Football matches of 2010

Football matches of 2010
It's hard to believe that it's been almost a year since the world arrived on our doorstep. This makeshift scoreboard and graffiti is part of the remnant left over from the 2010 Football World Cup.

Besides for us being a football-crazy nation, we were excited to host the world cup event because of the promise of long-term revenue that the publicity around the event would generate. It's a pity that revenue derived as a result of the World Cup is so difficult to measure - I'd be interested to know how much effect the event had, and continues to have, on our economy.

7 thoughts on “Football matches of 2010

  1. Ali

    I think, a comparison of tourist figures and foreign investment in pre-WC and post-WC era may help. But I have to admit that I’m quite pessimistic on WC impact since I think that ZA had already been well-known as a tourist destination and investment place.

    Furthermore, if other media reported on ZA in the same rude style the German media did, the image could be hampened. To follow their tenor, you South Africans are incompetent gangster and killer. *lol* Remember the proposal for German soccer player to wear bulletproof vest outside of the hotel area. :D

  2. Paul

    Post author

    Ali, that’s so weird – (as you know) we have plenty of Germans living in SA. I wonder if it’s not perhaps the SA Germans who’ve spread the “stories” back home to dissuade the rest of Germany from moving here. :)

    The German blogosphere must be a funny place. Or, no, maybe “funny” isn’t the right word. Ali, of all the Germans whom I’ve met, you’re the one with the most sense of humour – I can only imagine the serious demeanour with which our vuvuzelas have been discussed. :D

    Oh, and on the foreign investment thing – I’m not sure, you see I don’t think one can just measure the before and after figures. There are so many factors that could effect tourism and investment – both domestic and foreign… so I’d argue that we may never actually know.

  3. Ali

    The German angst isn’t only a stereotype. The current events in Japan and the German reaction on these show really good what kind of scaredy cats (<- lol) Germans are. The Germans freaked completely out.

    We discuss possible impacts of a meltdown and forget all the other disasters (earthquakes, tsunami). I assessed the same behavior prior to the World Cup. Firstly, we discussed that these African will never be able to finish their stadiums in time. Later, we discussed with more passion the dangers of these freaky wild black continent. Beside the funny bullet proof vest story mentioned above, we heard about the incident on Angolan soil and seriously asked: Will the WC in South Africa be safe? :D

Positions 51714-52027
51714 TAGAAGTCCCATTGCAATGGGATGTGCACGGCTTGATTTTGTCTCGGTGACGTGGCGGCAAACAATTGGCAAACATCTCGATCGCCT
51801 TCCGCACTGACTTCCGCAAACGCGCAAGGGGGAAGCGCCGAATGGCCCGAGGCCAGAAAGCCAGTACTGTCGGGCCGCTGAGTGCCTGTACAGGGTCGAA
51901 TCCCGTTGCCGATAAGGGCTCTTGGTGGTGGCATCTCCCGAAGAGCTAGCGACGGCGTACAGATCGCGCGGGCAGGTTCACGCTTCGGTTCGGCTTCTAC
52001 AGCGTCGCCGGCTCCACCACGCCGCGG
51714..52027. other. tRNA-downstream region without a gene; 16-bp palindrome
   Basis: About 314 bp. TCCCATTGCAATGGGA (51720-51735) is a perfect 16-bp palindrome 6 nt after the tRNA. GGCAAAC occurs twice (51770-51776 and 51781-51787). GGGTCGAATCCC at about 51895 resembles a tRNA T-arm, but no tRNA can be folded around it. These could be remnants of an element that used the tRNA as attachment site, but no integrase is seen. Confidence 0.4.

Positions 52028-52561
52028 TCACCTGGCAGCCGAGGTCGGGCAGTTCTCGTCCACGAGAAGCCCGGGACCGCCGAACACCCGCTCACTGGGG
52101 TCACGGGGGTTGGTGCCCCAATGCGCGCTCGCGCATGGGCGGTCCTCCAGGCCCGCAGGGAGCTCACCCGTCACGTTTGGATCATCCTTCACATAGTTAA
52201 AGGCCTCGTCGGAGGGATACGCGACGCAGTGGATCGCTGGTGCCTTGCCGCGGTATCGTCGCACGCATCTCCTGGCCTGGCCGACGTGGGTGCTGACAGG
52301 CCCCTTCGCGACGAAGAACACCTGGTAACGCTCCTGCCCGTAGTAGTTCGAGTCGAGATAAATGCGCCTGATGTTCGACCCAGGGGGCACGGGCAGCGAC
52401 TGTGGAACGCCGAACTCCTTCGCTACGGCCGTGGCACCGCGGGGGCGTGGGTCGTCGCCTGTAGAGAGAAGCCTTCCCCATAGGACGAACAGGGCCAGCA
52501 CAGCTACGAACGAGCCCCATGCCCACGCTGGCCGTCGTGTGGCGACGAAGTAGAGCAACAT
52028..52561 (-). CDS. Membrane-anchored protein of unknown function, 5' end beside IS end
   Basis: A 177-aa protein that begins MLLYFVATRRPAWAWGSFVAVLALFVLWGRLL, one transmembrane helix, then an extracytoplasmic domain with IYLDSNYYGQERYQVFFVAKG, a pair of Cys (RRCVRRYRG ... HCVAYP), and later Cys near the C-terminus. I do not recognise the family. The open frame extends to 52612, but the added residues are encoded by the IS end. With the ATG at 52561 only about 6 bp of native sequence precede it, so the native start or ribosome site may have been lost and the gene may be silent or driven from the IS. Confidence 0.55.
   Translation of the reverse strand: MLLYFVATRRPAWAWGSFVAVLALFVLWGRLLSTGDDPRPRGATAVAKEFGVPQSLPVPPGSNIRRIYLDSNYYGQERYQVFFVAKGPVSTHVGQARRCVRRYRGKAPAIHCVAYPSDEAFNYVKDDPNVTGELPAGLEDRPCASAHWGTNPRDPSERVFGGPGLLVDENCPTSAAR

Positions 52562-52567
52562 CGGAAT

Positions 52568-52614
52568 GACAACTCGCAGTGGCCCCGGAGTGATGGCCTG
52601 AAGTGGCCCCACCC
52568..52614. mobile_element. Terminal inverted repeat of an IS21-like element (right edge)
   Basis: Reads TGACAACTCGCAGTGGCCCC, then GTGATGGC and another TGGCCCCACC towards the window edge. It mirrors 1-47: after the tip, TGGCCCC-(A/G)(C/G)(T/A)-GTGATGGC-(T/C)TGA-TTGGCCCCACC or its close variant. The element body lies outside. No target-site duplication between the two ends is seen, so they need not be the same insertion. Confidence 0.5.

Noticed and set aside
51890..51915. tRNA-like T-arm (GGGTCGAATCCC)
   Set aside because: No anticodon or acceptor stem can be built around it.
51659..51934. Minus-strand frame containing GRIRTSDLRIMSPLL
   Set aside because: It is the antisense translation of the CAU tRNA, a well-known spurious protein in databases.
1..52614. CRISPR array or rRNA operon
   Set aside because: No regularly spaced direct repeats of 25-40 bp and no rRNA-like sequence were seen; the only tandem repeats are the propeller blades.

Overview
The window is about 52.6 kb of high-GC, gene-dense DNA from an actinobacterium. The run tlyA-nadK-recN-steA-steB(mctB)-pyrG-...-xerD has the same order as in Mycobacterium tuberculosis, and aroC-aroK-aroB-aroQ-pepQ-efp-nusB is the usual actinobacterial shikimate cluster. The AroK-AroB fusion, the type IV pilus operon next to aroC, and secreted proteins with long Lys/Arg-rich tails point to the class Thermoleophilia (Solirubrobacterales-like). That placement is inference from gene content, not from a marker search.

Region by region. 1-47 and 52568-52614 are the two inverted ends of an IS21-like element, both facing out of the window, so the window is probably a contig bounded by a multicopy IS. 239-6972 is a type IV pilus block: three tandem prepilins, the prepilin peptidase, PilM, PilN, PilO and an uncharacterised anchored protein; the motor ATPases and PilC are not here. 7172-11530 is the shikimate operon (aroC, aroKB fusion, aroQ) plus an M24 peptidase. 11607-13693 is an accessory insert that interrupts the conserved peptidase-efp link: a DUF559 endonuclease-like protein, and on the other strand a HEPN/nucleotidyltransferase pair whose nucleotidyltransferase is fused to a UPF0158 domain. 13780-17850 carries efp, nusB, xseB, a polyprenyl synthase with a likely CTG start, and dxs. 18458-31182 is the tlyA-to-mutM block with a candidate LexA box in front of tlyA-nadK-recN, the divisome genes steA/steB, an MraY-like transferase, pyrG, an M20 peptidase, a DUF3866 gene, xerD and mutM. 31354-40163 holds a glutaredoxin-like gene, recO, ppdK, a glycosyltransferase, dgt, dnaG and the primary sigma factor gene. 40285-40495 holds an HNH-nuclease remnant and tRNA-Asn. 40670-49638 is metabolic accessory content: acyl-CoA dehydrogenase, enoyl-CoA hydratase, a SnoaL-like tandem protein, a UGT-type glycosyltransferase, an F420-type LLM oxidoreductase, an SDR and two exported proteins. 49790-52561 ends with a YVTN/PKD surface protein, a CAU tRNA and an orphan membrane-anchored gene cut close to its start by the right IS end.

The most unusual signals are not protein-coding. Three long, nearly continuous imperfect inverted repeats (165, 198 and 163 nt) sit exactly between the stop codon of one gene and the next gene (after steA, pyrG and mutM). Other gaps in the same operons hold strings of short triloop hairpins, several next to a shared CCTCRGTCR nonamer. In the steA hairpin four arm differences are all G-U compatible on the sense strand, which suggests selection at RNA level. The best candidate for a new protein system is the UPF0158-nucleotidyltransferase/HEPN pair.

The vuvuzelas are widely hated in Germany! In a discussion round, I'm usually the only person who praises it as a typical South African thing. The normal tenor was: OMFG, these @!?* South Africans disrespect the cultures of their football guests (football chants) and they use a very young stupid behavior. Vuvuzelas don't have a long tradition so there's no right to use it. They deflect our football stars by using that noisy things, all football broadcasts sound like a swarm of bees: I WILL NOT WATCH ANY OTHER GAME.

    I'm quite sure that the most Germans continued watching the WC. :D

    Thanks for the praise, Paul. But don't forget: I'm a black German grown up in East Germany. Humour is my only weapon! *g*

  4. Paul

    Post author

    Heh – that’s so funny Ali. The amusing thing is that we observed many Germans in SA wielding their own vuvuzelas. :) I’d like to believe that it’s just a bunch of loud-mouth naysayers that got the rest of the people all fired up.

    Yeah yeah, being black & East German must make somewhat of a difference then. Good luck with that job in CPT, I’m sure we’ll be privileged to have you in the Moederstad. :)

Leave a Reply

Your email address will not be published. Required fields are marked *